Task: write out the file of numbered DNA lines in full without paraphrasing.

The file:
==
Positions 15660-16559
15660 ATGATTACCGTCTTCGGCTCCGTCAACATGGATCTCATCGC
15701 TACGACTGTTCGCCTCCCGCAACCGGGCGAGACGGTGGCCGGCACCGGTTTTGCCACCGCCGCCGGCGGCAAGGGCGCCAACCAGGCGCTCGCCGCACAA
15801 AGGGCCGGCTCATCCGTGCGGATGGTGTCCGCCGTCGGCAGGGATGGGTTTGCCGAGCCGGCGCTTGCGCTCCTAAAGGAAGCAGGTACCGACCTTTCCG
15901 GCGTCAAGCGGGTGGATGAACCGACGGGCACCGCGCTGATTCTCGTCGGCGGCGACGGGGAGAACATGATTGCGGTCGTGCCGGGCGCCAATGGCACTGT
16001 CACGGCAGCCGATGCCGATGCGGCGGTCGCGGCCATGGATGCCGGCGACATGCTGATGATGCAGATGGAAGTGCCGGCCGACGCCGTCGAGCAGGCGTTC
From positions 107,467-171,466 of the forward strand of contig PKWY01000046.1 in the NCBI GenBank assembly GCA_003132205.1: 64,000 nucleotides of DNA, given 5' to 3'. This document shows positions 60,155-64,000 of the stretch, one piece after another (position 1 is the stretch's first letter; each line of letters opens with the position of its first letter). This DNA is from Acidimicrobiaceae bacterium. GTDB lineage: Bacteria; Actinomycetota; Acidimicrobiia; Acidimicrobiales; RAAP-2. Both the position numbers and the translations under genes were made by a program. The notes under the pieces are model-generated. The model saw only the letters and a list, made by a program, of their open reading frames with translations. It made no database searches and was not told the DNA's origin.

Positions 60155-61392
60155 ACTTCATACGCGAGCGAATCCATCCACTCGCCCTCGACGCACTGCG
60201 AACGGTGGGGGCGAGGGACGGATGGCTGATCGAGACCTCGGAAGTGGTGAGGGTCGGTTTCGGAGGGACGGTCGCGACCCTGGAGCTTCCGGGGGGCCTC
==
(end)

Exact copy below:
Positions 15660-16559
15660 ATGATTACCGTCTTCGGCTCCGTCAACATGGATCTCATCGC
15701 TACGACTGTTCGCCTCCCGCAACCGGGCGAGACGGTGGCCGGCACCGGTTTTGCCACCGCCGCCGGCGGCAAGGGCGCCAACCAGGCGCTCGCCGCACAA
15801 AGGGCCGGCTCATCCGTGCGGATGGTGTCCGCCGTCGGCAGGGATGGGTTTGCCGAGCCGGCGCTTGCGCTCCTAAAGGAAGCAGGTACCGACCTTTCCG
15901 GCGTCAAGCGGGTGGATGAACCGACGGGCACCGCGCTGATTCTCGTCGGCGGCGACGGGGAGAACATGATTGCGGTCGTGCCGGGCGCCAATGGCACTGT
16001 CACGGCAGCCGATGCCGATGCGGCGGTCGCGGCCATGGATGCCGGCGACATGCTGATGATGCAGATGGAAGTGCCGGCCGACGCCGTCGAGCAGGCGTTC
From positions 107,467-171,466 of the forward strand of contig PKWY01000046.1 in the NCBI GenBank assembly GCA_003132205.1: 64,000 nucleotides of DNA, given 5' to 3'. This document shows positions 60,155-64,000 of the stretch, one piece after another (position 1 is the stretch's first letter; each line of letters opens with the position of its first letter). This DNA is from Acidimicrobiaceae bacterium. GTDB lineage: Bacteria; Actinomycetota; Acidimicrobiia; Acidimicrobiales; RAAP-2. Both the position numbers and the translations under genes were made by a program. The notes under the pieces are model-generated. The model saw only the letters and a list, made by a program, of their open reading frames with translations. It made no database searches and was not told the DNA's origin.

Positions 60155-61392
60155 ACTTCATACGCGAGCGAATCCATCCACTCGCCCTCGACGCACTGCG
60201 AACGGTGGGGGCGAGGGACGGATGGCTGATCGAGACCTCGGAAGTGGTGAGGGTCGGTTTCGGAGGGACGGTCGCGACCCTGGAGCTTCCGGGGGGCCTC